The Millennium Declaration calls for special attention to Africa. More than 41 percent of people in sub-Saharan African live on less than 80 pence per day, and 32 percent are undernourished. Africa has been The Hunger Project’s highest budget priority for more than 15 years.
The four social conditions that give rise to the persistence of hunger and poverty in Africa are the marginalisation of women food farmers, poor leadership, too little investment in building people’s capacity in rural areas, and AIDS and the gender inequality that fuels the epidemic.
To transform these conditions and empower the people of Africa to meet their basic needs on a sustainable basis, The Hunger Project has pioneered its Epicentre Strategy. This strategy is a unified, people-centred approach that has proven effective in Benin, Burkina Faso, Ethiopia, Ghana, Malawi, Mozambique, Senegal and Uganda.
The Epicentre Strategy also integrates our Microfinance Programme, a training, credit and savings programme for Africa’s most important producers, and our HIV/AIDS and Gender Inequality Workshop.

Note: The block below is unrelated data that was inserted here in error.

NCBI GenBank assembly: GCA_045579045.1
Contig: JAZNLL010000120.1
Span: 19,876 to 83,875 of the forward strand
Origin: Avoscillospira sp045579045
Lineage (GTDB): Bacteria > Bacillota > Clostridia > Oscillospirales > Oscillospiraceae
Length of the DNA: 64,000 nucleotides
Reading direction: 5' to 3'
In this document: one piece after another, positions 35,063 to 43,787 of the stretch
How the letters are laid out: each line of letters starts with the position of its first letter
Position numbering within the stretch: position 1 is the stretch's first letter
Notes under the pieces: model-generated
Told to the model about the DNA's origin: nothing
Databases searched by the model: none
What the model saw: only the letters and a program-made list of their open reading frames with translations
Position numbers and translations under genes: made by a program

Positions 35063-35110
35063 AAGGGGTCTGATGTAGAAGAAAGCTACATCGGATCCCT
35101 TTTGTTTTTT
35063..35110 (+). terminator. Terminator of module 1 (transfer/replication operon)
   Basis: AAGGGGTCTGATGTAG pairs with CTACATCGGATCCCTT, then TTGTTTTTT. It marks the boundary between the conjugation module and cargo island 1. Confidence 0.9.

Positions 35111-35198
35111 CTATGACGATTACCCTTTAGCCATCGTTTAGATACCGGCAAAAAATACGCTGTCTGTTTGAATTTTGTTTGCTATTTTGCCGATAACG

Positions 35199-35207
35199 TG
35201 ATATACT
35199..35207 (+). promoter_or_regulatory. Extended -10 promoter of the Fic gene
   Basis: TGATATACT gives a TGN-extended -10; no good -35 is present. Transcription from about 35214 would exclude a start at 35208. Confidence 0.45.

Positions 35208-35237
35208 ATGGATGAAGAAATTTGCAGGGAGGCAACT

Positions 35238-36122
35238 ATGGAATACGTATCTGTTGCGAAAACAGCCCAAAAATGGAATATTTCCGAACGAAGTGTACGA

At the Clinton Global Initiative in September 2005, The Hunger Project announced one of its most ambitious initiatives: to demonstrate that the Epicentre Strategy can be taken to full national scale. We have undertaken our first scale up programme in Ghana. Learn more about this initiative on our global site.
119 Epicentre Communities are being built and managed by locally trained volunteer leaders reaching an estimated 1.9 million people.
31 Epicentres now have government recognised rural banks (a fundamental indicator on the road to self-reliance) allowing communities to; take loans, invest in new enterprises, to save and create profits that can be ploughed back into the development of the community’s infrastructure.
In 2012 the number of active microfinance partners almost doubled to 70,000. Almost 80% of the 33,000 loans went to rural women farmers investing in their businesses. Savings doubled across our rural banks and microfinance programmes as partners deposited £1.37 million into newly created savings accounts.
1.3 million women and men have now completed HIV/AIDS and Gender Inequality training.
4.02 million women and men have completed Vision, Commitment and Action workshops (VCAWs)
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